Basketball is not a formula that waits to be resolved. Embedded in the sport there is something ineffable, artistic and unpredictable that will always prevent it from being a final strategy guaranteeing success. Teams will continually find new ways to win, but everything is provisional. Despite this, there have been teams that have seemed to have understood basketball once and for all, combining efficiency and beauty in unexpected ways. There were the 2014 Spurs whose clinical ball movement opened up possibilities for everyone on the squad and the Warriors teams for the next few years who took the same formula and added a few historic shooters for good. measured. The Brooklyn Nets are now taking a simpler approach.

The second-round game between the Nets and the Milwaukee Bucks probably looked like the best of the playoffs so far. But even without James Harden, who played less than a minute of Game 1 before leaving after worsening his hamstrings, the Nets devastated a Milwaukee team that seemed like a legitimate contender just a short time ago. week. On Monday night, Brooklyn put in the most dominant playoff performance, beating Milwaukee 125-86, and that score makes him look closer than he actually was. By the end of the first quarter, Irving and Durant had more points than the Bucks as a whole and things never got better for Milwaukee from there.

In those first two games against the Bucks, it looks like Brooklyn found a new way to solve the fundamental basketball problem – not by coming up with an inventive new strategy, but by reducing the game to its bare minimum. If there is the slightest hint of a cohesive or cohesive system that the Nets are using to outsmart their opponents, it’s too subtle for me to notice. Instead, they lift the ball and attack while performing an offense that doesn’t seem more complex than what my friends and I could employ at the local park. In theory this should be easy to stop, but so far they have made the tactics unnecessary.

The Nets present what could be the best line in NBA history. James Harden, Kevin Durant and Kyrie Irving are three of the all-time top scorers, and while coaches may find easier ways for them to open up or access their favorite spots on the pitch, when everyone is rest fails, they may very well do on theirs. Think of James Harden isolating himself at the perimeter before stepping back and creating space for an open three or Kevin Durant shooting in the middle of the range – his height and length providing all the separation he needs – or Irving using a mixture of feints and hesitation before bursting out by his man en route to an open layup.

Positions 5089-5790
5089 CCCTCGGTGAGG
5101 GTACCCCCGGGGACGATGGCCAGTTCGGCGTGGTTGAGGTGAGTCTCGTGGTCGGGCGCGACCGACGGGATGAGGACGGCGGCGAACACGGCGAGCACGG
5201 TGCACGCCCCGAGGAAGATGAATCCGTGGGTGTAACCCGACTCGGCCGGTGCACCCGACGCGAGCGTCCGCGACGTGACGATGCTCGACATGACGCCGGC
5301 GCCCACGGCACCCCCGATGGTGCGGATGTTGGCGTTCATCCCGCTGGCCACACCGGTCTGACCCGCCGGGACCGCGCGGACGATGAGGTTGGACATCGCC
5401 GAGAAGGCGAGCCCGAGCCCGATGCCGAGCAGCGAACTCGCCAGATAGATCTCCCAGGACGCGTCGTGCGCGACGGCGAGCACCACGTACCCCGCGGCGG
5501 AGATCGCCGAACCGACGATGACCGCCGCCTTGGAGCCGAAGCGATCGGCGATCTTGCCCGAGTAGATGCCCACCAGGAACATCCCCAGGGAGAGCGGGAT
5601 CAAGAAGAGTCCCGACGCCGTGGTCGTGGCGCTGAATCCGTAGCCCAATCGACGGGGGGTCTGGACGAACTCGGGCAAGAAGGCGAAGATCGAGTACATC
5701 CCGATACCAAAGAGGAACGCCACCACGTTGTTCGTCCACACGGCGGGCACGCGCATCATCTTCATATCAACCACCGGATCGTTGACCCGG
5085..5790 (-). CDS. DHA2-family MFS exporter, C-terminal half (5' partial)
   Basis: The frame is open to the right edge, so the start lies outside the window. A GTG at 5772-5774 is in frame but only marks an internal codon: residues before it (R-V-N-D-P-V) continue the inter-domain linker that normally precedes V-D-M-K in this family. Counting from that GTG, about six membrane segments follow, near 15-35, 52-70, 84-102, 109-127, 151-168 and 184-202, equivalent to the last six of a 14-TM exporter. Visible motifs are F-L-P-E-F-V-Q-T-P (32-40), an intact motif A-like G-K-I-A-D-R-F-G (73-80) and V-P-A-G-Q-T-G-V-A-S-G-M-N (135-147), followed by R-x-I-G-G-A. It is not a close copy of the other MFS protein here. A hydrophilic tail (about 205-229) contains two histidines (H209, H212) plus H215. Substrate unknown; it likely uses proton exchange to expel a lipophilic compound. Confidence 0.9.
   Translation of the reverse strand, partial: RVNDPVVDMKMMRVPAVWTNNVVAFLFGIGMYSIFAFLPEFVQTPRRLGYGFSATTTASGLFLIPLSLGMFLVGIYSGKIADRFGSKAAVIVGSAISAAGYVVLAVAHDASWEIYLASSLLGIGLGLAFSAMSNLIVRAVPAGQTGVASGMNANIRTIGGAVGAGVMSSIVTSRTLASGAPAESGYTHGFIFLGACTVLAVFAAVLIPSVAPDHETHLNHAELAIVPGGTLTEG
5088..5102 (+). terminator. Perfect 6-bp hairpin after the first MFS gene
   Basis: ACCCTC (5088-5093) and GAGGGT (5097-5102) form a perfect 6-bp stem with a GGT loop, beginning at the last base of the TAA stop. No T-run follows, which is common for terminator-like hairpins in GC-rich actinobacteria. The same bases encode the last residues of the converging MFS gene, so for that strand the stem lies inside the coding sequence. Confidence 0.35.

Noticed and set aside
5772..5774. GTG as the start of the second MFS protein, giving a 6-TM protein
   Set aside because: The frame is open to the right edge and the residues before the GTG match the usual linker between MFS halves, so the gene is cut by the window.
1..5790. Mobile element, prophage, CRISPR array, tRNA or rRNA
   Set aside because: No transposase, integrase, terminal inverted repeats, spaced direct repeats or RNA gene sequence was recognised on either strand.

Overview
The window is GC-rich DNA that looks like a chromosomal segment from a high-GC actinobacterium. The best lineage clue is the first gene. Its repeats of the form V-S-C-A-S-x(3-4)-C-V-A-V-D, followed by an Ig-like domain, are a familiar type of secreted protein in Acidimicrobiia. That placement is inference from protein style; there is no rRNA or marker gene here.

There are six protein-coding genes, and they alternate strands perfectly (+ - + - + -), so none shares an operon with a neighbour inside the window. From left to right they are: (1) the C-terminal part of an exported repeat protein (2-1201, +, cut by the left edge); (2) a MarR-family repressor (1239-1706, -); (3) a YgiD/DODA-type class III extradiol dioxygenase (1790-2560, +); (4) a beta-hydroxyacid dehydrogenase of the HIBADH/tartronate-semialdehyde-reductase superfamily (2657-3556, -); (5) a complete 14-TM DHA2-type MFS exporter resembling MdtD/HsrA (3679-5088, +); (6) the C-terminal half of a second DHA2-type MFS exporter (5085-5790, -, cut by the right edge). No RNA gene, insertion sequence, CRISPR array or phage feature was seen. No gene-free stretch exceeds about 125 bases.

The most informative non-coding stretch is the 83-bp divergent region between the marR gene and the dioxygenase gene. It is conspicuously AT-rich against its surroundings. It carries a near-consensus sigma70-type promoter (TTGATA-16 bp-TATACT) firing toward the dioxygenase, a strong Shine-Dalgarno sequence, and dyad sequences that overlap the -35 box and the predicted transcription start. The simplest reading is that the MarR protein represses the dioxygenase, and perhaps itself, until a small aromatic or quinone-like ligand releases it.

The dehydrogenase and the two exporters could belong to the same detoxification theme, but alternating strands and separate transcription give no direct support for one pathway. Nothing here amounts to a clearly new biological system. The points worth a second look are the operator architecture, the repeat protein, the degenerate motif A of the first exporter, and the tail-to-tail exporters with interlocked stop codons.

Both healthy Nets stars Kevin Durant and Kyrie Irving are both incredibly talented, capable of doing almost anything on a basketball court, but for all of their other talents, both are at their best as scorers. While Harden may be the top scorer in raw and sometimes naïve efficiency, Durant is perhaps the most complete offensive weapon in NBA history. There is no place on the ground where he is anything but deadly. Then there’s Kyrie whose deft grips leave even the most capable defenders stumped as no formation or gang could prepare them for the burst of improvisation he shows. What defense can be put in place to prevent Kyrie Irving from reaching the basket? How could they know what he was going to do when he so seldom seems to have planned it himself? What to do when Kevin Durant stops and lets a flowing, economical sweater fly?

The Nets as a franchise may seem sterile – often seeming more of a market tested startup than a basketball team – but the team itself is a delight. There is no reason for their stars to mix well. All three have styles that are theoretically antithetical and require them to have the ball in their hands for long periods of time, but this obvious lack of chemistry is swallowed up entirely by their talent and how much they enjoy playing together. Monday night you could see the joy on Durant and Irving’s faces, almost as if they couldn’t believe how easy it was. And it’s not that they’ve never played for big teams before, but neither have ever found themselves in a situation where they can play so freely. Watching the Nets at their best, it’s like a rare chance to see them play basketball the way they should have when the game was still new to them, when they were finding out how good they could be. Instead of having to fit into a coach’s system – they’ve been asked to sand down their rough edges as everyone has to varying degrees in Golden State and Boston – they seem to have been given an almost absolute license. to trust their instincts and go From there. The joy is palpable.

The Bucks, and any other team that could face the Nets in the playoffs, will be outmatched regardless of Harden’s availability. It is one thing to have less starpower and to fight valiantly against an opponent despite the disparity in talent; it’s something different to be faced with a team that currently looks like the personification of inevitability. Opposing coaches may develop defensive plans to slow Brooklyn down, but it seems unlikely that any strategy could thwart something so overwhelming, elemental. It is possible that there will be a series of games when the Nets’ shots stop falling or a time when the absence of James Harden, if he is unable to recover from injury, will become too difficult to overcome. Right now, however, Brooklyn seems to be hitting its cap at the right time – not by doing anything new or remarkable, but simply having two of the best creators and cliché makers in sports history. Sometimes it’s that easy.